Two officials from the opposing camps – Serge Abergel, director of external relations for Hydro-Quebec, and Adam Cote, an attorney representing opponents of the project – laid out their positions on The Codcast.
Cote said the ballot question is already the most expensive in state history, and it’s only August. He insists polling shows his side doing well despite being heavily outspent.
Abergel says the hydroelectricity his company produces will back electricity produced using natural gas out of the market, help reduce greenhouse gas emissions in New England, and provide backup power for other more variable renewables, such as wind and solar.
“Maine, like Massachusetts, like the rest of New England, needs to do a transition to renewable energy,” Abergel said. Hydro-Quebec recently sweetened the deal for Maine by agreeing to provide hydroelectricity to the state at a discounted price.
Abergel said the chief opposition to the project is coming from the owners of natural gas plants that stand to lose business with the importation of more hydroelectricity. “Our competitors from the gas industry do not want to see us there. This is a big part of the opposition you see in Maine,” he said. “It’s clean energy versus dirty energy.”
Abergel acknowledged many Mainers are also concerned about power lines making their way through the woods of western Maine, but he says the right of way is only 50 feet wide and the number of trees that would be cut down are less than what is logged each year.
“We’re not pretending this line is invisible, but there is lots that has been done to minimize its impact,” Abergel said. “The benefits in our view and in the view of the environmental community far outweigh the impact.”
Cote said the owners of the natural gas plants are his clients, but he said the coalition seeking to block the power line is much bigger than just those firms. He said the coalition includes the Natural Resources Council of Maine, sportsmen groups, and people wary of Central Maine Power, which will actually build the power line. “There’s just not a lot of trust there,” he said.
Cote said most of the opposition to the power line is coming from people who think the state is getting a raw deal hosting an extension cord running from Quebec into New England. He noted Massachusetts originally awarded the contract to a New Hampshire utility, but regulators in that state shot it down. He said Massachusetts could have gone with a project in Vermont that would have buried the power line under Lake Champlain and underground, but instead chose the Maine option because it was cheaper.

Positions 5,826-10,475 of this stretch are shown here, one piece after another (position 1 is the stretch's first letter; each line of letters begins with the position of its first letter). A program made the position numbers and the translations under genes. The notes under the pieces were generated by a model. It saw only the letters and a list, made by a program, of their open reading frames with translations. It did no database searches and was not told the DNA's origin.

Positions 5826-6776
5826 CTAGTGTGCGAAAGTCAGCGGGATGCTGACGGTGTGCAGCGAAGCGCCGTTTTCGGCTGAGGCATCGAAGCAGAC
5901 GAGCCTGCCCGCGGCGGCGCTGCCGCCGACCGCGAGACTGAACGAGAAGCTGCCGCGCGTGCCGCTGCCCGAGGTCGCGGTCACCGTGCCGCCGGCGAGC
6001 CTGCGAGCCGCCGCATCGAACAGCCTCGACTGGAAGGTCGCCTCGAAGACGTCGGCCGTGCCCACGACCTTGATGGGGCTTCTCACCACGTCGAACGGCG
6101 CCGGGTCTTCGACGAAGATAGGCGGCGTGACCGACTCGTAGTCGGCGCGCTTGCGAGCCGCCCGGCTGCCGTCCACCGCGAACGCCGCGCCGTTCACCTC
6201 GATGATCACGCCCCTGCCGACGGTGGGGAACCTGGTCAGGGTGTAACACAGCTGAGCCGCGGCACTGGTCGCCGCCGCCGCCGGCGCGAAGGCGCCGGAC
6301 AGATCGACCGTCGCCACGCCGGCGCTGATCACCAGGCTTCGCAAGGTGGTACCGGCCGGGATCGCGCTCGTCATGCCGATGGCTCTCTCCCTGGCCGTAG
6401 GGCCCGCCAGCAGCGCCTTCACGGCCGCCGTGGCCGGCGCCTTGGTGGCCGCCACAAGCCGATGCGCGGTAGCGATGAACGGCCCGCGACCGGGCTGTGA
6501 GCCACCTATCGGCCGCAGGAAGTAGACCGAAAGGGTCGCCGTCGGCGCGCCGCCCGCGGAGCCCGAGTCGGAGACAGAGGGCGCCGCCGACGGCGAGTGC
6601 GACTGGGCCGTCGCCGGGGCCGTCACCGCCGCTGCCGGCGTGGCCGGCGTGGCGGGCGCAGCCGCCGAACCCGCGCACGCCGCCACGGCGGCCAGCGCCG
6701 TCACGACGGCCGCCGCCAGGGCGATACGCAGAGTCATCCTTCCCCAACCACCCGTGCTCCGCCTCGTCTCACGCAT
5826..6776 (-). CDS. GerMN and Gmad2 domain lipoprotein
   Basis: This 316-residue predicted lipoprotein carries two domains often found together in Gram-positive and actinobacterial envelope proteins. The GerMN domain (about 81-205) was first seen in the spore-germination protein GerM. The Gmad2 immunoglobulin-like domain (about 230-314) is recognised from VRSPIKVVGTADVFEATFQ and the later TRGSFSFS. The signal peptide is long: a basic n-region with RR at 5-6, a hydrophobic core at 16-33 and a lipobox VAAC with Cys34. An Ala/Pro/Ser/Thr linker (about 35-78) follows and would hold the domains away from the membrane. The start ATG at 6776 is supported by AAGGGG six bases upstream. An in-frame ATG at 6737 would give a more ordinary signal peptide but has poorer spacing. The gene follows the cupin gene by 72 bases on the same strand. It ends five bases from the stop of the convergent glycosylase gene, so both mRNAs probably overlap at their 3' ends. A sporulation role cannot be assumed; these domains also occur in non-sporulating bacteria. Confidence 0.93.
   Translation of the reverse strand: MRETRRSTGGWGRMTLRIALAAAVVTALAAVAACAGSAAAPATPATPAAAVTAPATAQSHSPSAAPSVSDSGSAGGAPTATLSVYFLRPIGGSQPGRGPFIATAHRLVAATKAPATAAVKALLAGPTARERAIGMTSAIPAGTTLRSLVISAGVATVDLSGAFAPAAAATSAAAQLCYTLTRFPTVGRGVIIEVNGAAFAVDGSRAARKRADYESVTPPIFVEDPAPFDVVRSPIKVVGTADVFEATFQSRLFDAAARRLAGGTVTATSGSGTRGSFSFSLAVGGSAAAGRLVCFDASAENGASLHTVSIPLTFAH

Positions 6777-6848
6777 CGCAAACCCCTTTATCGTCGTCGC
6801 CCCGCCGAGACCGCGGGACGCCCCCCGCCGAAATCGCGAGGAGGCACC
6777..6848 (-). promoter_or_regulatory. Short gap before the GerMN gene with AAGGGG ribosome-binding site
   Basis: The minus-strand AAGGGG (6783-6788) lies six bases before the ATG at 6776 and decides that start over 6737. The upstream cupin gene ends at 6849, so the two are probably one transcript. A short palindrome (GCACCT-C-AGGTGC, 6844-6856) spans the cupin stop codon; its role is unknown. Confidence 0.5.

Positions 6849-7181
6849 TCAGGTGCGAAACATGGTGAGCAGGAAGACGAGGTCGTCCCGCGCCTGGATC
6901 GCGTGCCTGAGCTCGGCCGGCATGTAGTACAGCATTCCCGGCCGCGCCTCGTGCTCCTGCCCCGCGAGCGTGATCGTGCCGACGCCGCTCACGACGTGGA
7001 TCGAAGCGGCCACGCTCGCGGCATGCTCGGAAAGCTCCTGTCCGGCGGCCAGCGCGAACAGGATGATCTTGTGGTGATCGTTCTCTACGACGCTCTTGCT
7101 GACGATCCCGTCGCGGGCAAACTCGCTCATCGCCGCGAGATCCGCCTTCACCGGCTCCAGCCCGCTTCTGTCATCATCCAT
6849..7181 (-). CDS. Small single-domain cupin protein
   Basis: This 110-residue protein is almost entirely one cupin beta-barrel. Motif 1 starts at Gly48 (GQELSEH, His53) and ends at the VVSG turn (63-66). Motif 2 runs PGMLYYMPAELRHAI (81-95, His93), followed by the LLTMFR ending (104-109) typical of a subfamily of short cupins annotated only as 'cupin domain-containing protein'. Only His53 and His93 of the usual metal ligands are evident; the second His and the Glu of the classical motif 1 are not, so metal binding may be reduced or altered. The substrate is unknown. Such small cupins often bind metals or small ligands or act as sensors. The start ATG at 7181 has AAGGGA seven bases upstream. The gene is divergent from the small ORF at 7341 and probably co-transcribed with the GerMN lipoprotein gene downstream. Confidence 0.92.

“It’s wildly unpopular in Maine,” he said. “They’re in big trouble right now. This is more likely than not to be defeated in Maine.”
Echoing a theme raised during the approval process
for the project in Massachusetts, Cote accused Hydro-Quebec of playing a shell game with its hydroelectricity. He said the electricity that will go to Massachusetts would have gone to another customer if the contract was never signed, so there is no net reduction in greenhouse gases.
Abergel said the claim that the project won’t reduce emissions is untrue. He said Hydro-Quebec has been building up its dam and reservoir capacity for 20 years and now has plenty of surplus power that it wants to sell.
He also dismissed claims by the company’s opponents in Maine that it is improper for his utility, which is owned by the government of Quebec, to try to influence an election in Maine. The opponents say Hydro-Quebec is taking advantage of a loophole in state campaign law that bars foreign involvement in an individual candidate’s election but is silent on referendums.
Abergel said his company didn’t ask for the referendum, which he described as unfriendly to business. He noted the company has spent $6 million on the campaign already, which cuts into the firm’s profits. But he said Hydro-Quebec and Central Maine Power, which is also spending heavily, signed a contract with Massachusetts and have no choice but to fulfill the agreement.
Abergel said the company has to defend itself and its project. “It’s not about Russian influence in your presidential election,” he said. “We feel we have a duty to inform people of the facts.”